But conceptually, I feel this whole argument of the rich and poor for taxation is flawed to some extent. My own view is that a lot of the goods that the rich consume, the poor make. So this whole thing that if you tax the consumption of the rich you are helping the poor doesn’t work on the indirect tax side. For example, we go to a 5-star hotel, the security person there is from [say] Darbhanga in Bihar, the waiter is from [say] Jharkhand, the cook is from [say] Odisha or Bengal, so what are you trying to do by saying I am taxing the rich who go to hotels is indirectly affecting the poor. So what I wrote in a recent article is, this rich-poor dichotomy for taxation, at least on the indirect side, is flawed. We should have one single rate. But taxing the rich — you should do that through direct taxation, by bringing them into the tax net and taxing them progressively. Indirect is a bad instrument to achieve socioeconomic objectives. It cannot do it, it distorts by its very nature.
There are low-income states and high-income states; there are the producing states and there are the consuming states. Do you think GST addresses the issue of equity in some manner?
Yes. In fact, one of the things that GST is going to do is that poorer states are going to get a far higher revenue growth, because they are destination states or consumption states. This a great thing. Bihar was the first state to pass the GST legislation. There are estimates to show that the growth rate in UP and Bihar, the compensation rate that the Centre has worked out is assuming about guaranteeing 14% over the 2015-16 base. But UP, Bihar may do even better. There are some estimates that revenue may grow at 25%. On the other hand, the richer states, the organised manufacturing states like Maharashtra, have said that our revenues are going to be affected. Now, that also is not true — because the rich manufacturing states are also service tax hubs, so what they lose maybe on CST (central sales tax), which is an origin-based tax, they will gain on services. Maharashtra has Pune and Mumbai, Karnataka has the Bangalore service tax hub, Tamil Nadu has Chennai. We did a study in Maharashtra, and found that from octroi, Maharashtra collects Rs 15,000 crore, but the service tax accruing to Maharashtra as destination state will be about Rs 20,000 crore to Rs 25,000 crore. So all states are going to grow, but the poorer states will grow at a faster rate in terms of growth of revenue, which is not a bad thing, because they are growing on a low base.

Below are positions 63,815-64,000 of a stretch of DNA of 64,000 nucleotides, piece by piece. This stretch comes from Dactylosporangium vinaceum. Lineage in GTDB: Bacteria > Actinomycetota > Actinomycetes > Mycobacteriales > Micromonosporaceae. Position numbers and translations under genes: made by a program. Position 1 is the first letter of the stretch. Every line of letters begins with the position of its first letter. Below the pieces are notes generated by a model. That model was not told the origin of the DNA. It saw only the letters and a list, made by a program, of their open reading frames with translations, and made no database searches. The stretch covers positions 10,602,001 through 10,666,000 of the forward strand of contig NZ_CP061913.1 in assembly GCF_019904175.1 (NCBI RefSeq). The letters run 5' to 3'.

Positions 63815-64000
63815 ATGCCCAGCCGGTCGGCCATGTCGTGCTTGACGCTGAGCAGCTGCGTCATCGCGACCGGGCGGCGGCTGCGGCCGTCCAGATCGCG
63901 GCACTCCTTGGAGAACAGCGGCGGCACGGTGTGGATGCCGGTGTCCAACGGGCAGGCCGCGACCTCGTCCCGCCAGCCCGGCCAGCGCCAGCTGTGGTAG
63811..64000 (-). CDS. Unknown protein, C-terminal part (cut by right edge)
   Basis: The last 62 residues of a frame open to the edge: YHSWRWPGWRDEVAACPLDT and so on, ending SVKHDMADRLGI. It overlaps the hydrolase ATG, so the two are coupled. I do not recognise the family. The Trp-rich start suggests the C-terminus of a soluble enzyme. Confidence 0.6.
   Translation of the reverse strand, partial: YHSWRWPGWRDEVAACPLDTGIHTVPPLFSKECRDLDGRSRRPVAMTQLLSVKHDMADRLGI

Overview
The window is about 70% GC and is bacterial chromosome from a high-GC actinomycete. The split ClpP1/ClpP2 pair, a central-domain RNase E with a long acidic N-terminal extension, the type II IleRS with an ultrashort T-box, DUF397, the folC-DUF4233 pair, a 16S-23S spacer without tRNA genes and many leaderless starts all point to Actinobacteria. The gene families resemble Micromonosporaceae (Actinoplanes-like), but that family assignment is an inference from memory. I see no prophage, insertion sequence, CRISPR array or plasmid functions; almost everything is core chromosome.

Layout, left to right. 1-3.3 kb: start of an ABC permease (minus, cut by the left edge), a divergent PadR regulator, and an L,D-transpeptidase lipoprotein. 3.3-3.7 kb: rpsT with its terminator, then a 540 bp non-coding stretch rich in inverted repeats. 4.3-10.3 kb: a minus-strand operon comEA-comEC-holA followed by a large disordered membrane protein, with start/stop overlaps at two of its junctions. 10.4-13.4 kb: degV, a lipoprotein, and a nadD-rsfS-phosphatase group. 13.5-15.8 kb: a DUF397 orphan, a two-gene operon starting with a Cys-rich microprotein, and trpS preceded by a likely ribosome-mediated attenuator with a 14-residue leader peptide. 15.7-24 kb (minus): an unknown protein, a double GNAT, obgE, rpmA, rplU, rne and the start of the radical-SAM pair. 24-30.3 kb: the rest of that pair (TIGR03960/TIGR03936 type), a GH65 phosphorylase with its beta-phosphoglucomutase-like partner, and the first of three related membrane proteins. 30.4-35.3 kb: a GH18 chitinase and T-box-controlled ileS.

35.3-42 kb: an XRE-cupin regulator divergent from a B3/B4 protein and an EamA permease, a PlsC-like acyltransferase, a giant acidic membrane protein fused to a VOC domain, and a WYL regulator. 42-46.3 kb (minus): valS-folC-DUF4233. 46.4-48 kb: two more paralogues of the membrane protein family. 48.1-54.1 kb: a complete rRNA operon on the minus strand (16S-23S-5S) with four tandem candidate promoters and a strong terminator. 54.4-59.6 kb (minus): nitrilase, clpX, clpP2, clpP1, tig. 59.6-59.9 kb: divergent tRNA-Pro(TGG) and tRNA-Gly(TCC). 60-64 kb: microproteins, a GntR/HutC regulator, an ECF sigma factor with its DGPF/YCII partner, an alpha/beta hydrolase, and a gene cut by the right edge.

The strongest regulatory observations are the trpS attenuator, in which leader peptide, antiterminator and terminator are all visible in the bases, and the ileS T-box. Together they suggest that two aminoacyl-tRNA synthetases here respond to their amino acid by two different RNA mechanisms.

The other aspect is that GST does not cover everything; for instance, portable alcohol, electricity, real estate have been left out. Does this distort the integration of a national market, because transport is a very critical element, and fuel has been left out?